No one likes to talk about short term mission failure. It is a lot easier to celebrate our successes.
For example, wells have been installed all over the world by organizations that collected donation money from people just like you. A lot of pictures are sent back home of the big celebration, unveiling of the plaque and congratulatory speeches.
Job Well Done!
This is usually the last we hear of the well.
The problem is that the pumps were broken by some local kid and haven’t worked in years.
The first time I saw this kind of thing (and it is not that uncommon) I thought, what is wrong with these people? They have to walk for kilometres for water, often to polluted streams, and this pump is just sitting there at their doorstep!
Why don’t they fix it?
That is a fairly obvious question. If someone gives you a gift shouldn’t you keep it up? Is this some sort of moral deficiency or “cultural” issue … I tried to come up with all kinds of explanations. Most of them were weird and sort of racist, but over time I think I am starting to understand why. The answer is many cases is that the pump was never thought to be their own. It was given to ‘the community‘ but it was never clarified who that is. When it is given to everyone, it is given to no one.
No one owns the well.
Everyone else assumed someone else owned it. When the outsiders came in with the water in the first case it is usually enormously appreciated, but because:
no one actually owned the pumps
no one collected money for maintenance
no one was in charge.
This is how I know if a project will not last. I only need to ask a simple question, “Whose well is this?”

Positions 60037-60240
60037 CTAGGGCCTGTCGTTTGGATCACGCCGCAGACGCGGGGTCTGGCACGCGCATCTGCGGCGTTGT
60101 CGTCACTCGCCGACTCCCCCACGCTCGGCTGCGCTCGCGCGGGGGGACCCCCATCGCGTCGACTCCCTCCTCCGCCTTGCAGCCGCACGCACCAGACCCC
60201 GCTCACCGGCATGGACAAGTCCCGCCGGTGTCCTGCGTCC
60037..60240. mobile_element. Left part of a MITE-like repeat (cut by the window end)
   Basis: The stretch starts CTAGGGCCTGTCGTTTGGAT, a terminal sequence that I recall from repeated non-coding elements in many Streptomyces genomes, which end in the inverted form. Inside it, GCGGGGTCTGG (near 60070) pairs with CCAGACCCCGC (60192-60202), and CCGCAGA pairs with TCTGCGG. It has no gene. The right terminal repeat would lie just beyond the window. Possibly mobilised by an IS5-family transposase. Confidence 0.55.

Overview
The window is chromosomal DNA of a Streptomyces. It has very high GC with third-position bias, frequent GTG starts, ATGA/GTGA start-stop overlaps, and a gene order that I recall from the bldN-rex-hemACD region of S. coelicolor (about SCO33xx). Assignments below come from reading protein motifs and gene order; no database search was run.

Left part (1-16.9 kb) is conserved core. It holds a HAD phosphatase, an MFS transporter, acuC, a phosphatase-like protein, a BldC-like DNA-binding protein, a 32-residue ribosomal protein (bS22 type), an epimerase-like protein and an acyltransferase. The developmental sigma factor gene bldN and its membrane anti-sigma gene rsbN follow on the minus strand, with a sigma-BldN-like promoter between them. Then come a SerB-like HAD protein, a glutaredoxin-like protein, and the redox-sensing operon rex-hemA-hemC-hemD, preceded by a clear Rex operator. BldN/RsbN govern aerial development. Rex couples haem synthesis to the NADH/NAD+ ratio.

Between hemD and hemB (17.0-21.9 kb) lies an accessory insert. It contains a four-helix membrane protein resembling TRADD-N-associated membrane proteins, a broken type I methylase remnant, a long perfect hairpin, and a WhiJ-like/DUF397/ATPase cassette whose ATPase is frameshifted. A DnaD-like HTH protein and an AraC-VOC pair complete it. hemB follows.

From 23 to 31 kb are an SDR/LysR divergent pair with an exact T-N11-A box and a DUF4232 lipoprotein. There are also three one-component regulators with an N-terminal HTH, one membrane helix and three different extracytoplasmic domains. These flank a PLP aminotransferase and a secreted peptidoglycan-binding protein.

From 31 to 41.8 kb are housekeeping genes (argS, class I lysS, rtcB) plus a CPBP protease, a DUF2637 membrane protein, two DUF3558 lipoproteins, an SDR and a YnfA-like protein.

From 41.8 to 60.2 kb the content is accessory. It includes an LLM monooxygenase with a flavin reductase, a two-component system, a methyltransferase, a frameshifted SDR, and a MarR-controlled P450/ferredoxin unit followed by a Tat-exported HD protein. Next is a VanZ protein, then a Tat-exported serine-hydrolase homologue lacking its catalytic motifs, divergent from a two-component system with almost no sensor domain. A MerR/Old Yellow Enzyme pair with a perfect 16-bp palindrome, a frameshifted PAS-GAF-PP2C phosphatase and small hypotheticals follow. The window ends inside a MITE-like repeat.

I hope to hear people tell me that this is “my well“. Instead I heard over and over that “this is the well of [insert name of your favourite development agency here]”.
Why does the community think the well belongs to an outsider?
The pump is most commonly seen as a broken promise and a failed responsibility of the short term mission team
Even if you brought it in and most certainly told people it was theirs, words don’t mean as much as action. And too often, short term mission actions clearly show the local people that this well is not theirs.
At no point was the well actually given to anyone with an enforceable interest in maintaining the well.
Consider if you were suddenly told by a friend, colleague or pastor that the work that they have done for the past year is now yours. And – “oh yeah, by the way, the money run out in 6 months so you need to make sure that you find a way to keep it going …” How would you feel?
You may feel a lot like many recipients around the world feel when they receive one of our projects. Sure, I like this project, but I like it as a user, a recipient, not an owner. Why are you trying to pass this time-consuming and expensive responsibility on to me?
When wells are given to a community and not to an owner (person or team)- no one owns the well.
If you form vague requests for maintenance schedules but avoid the plans for a person to make an income from his work – no one owns the well.
When there is no clear system in place, everyone expects that the company who brought the water will manage their investment, collect fees and repair the breakdowns.
For a short term mission project to last in a community, the community must own it at all times. From long before the planning phase, to long after you are gone. How do you make sure of real ownership? Simple.
Don’t do the kinds of things that owners do.
If you dream it, plan for it, pay for it, manage it and sell it to the community … guess who the owner is?
You, of course.
You are in charge and chances are good you will end up with another short term mission failure.
Do something different instead, find out the dreams, plans, resources, management and promotion of the community and join what they are doing.